Japan Will Benefit from G7 Tax Reform Deal, Research Fellow Oka Says
The G7 nations have reached agreement on global tax reforms to make international tax rules more equitable and prevent multinational corporations from evading their fair share.
They will seek to introduce a global minimum corporate tax rate of at least 15% to stop countries from “racing to the bottom” in undercutting the rates of other governments. They also hope to get global corporations to pay more tax wherever they generate revenue to prevent tech giants from exploiting tax loopholes.
In an article on the NHK World website, Research Fellow Naoki Oka points out that Japanese corporations are set to benefit from the proposed new rules because they would ensure a level playing field for all multinationals.
“G7 Moves Forward with Plan for Global Tax Reform,” NHK World
Amendment to Make Real Property Registration Mandatory “Significant,” Yoshihara Says in Nikkei Asia Article
In the wake of Japan’s asset bubble collapse in the 1990s and the shrinking of its population since 2010, the country’s voluntary property registration system has generated vast swaths of unclaimed land, as the expense and time needed to transfer the title of an inherited property became too much of a hassle for many.
In an article in Nikkei Asia, Research Fellow Shoko Yoshihara called the recent amendment of the Real Property Registration Act “significant,” as it makes inheritance registration mandatory.
“In Japan there has been no strict system to foster inheritance registration, which led to the current problem of land registrations remaining in the name of the deceased for a long period of time,” said Yoshihara, the author of the 2017 book, Land Issues in the Era of Depopulation.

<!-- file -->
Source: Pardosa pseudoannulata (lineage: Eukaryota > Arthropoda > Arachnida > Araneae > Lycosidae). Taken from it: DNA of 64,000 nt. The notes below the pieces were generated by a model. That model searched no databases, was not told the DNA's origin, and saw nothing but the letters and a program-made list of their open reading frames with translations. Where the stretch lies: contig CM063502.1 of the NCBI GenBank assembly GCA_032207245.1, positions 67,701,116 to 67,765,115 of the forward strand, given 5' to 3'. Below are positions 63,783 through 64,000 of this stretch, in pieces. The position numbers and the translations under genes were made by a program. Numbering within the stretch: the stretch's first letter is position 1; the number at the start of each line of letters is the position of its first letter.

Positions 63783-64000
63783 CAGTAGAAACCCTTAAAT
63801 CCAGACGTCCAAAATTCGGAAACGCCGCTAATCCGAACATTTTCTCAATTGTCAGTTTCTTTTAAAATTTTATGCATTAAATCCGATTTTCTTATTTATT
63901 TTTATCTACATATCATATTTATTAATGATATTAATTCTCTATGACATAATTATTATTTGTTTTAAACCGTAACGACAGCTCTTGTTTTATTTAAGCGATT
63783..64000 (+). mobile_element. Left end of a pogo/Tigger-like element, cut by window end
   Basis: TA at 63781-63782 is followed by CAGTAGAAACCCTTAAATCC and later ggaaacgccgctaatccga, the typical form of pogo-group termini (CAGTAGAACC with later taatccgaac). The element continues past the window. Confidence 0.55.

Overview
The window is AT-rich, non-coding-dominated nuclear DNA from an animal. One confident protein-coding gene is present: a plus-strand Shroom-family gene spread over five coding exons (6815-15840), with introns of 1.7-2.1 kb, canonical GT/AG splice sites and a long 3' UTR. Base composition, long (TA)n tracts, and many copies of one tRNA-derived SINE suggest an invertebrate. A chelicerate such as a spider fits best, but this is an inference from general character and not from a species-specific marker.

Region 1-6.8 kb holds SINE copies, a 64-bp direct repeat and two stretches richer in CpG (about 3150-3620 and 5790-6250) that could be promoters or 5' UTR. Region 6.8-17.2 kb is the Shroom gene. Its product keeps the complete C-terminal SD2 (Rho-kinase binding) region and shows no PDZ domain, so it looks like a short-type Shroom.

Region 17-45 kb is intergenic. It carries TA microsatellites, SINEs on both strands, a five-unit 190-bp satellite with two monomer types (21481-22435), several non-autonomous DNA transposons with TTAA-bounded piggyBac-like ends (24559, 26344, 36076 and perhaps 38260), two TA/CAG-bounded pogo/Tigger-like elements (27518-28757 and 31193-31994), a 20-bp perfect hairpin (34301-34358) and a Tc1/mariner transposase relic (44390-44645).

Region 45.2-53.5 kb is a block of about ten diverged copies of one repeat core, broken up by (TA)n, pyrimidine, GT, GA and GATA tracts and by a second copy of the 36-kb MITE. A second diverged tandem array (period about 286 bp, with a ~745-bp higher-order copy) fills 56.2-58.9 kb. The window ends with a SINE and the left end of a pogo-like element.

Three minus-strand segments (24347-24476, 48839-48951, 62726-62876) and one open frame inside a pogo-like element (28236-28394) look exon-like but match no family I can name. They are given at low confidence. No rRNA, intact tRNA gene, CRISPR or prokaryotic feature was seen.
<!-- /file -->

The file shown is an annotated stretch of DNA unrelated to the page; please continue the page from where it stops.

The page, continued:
The government must work quickly, though, she added, “to make people aware of the new systems”—a major challenge given the disappearance of many rural governments over the last 20 years as villages with dwindling populations have merged with nearby larger towns.
“As Japan’s Empty Homes Multiply, Its Laws Are Slowly Catching Up,” Nikkei Asia
Kato Tells Straits Times that Abe May Seek a Comeback
The heightened visibility of former Prime Minister Shinzo Abe, who has recently appeared in a number of media interviews, has raised speculations that he is seeking another run for the premiership.
An article in the Straits Times quotes Research Director Sota Kato as saying, “Naturally, Abe will have a desire to come back. He quit suddenly and failed to leave (a constitutional revision) legacy he has been so obsessed about.”
Current Prime Minister Yoshihide Suga is staking his political fortunes on speeding up Japan’s vaccination drive and successfully hosting the Tokyo Games. But this could be akin to a “lovers’ suicide,” Kato said, “if things go wrong and a much-feared ‘Olympic variant’ or fifth Covid-19 wave were to emerge.”
“Is a Premier Comeback on the Cards for Shinzo Abe?” Straits Times
US Sanctions Slow Huawei’s Rise, Ke Long Says
Chinese tech giant Huawei posted considerably slower revenue growth in 2020, due largely to stiffer US sanctions. Interviewed on NHK World, Senior Fellow Ke Long noted that with pressure from Washington increasing under the Joe Biden administration, Huawei may have to shift its focus to selling low- and middle-end products to developing markets.
China’s recent surge in patent filings, he added, is not a sign that the country has surpassed the United States as a global tech leader. The source of US innovation is diversity, he said, something that China is not embracing.
“Huawei Growth Slows as US Sanctions Take Toll,” NHK World
Latest Suga Scandal Likely Not “Fatal,” Sota Kato Tells Straits Times